Smell the Fungi
1 Jun 2011
I like to walk in the bush after a spell of rain.
By slowing down and taking the time to observe, I often come across the fruiting bodies of fungi, most are mushrooms, but a few are unusually shapped and have bright colours.
These fungi are very useful and are critical to the health of the forest.
Saprophytic fungi feed on dead matter and is responsible for recycling the nutrients back into the soil.
Without these, we will have piles of dead plant and animals in the bush.
Mycorhizal fungi live in symbiotic partnership with plant roots.
The plant provides energy (sugars and starches) to the fungi in return for water and nutrients.
Fungi can grow more threads and collectively contains more surface area than plant roots, thus is better able to absorb water and nutrients from the soil.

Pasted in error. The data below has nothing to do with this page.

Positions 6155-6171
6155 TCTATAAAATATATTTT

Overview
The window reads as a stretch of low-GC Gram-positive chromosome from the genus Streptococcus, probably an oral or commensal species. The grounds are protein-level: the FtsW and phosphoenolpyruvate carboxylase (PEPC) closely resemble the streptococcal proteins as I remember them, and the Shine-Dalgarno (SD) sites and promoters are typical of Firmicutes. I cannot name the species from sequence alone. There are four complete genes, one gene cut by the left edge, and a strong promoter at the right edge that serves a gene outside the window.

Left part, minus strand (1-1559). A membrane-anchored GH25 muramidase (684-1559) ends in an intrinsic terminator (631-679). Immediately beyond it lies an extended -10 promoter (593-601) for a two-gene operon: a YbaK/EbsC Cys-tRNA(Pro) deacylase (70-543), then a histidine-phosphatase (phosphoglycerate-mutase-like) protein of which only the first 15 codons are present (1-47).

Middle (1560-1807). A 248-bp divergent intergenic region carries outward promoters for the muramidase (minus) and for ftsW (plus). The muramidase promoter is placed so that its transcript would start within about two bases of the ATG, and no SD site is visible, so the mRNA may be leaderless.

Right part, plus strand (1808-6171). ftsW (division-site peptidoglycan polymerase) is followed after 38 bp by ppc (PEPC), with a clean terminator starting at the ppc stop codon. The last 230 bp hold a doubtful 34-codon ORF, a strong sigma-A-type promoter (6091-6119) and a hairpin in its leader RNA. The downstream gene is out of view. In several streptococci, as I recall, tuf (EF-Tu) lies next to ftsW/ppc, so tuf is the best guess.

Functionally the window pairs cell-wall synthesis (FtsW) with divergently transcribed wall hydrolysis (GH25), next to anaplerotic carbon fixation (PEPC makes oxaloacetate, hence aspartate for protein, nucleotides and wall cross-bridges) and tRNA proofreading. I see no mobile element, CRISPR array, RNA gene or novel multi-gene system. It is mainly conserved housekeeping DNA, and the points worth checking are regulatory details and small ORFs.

It is estimated that nearly 90% of plants have some sort of mycorhizal associations.
Basket fungus (Ileodictyon cibarium) is a saprophytic fungus native to New Zealand.
Basket fungus (Ileodictyon cibarium)
Basket fungus is actually a stinkhorn, so don't try to smell this.
The fruiting body starts out as a white ball and is edible at this stage.
As it matures, the ball puffs out into a foul smelling "basket".
This often becomes detached and can travel some distance.
Earthstar (Geastrum saccatum) is a kind of puff ball fungus.
Rain drops falling on the central pore forces a jet of spores out through a small opening in the middle.
Earthstar (Geastrum saccatum) is another saprophyte.
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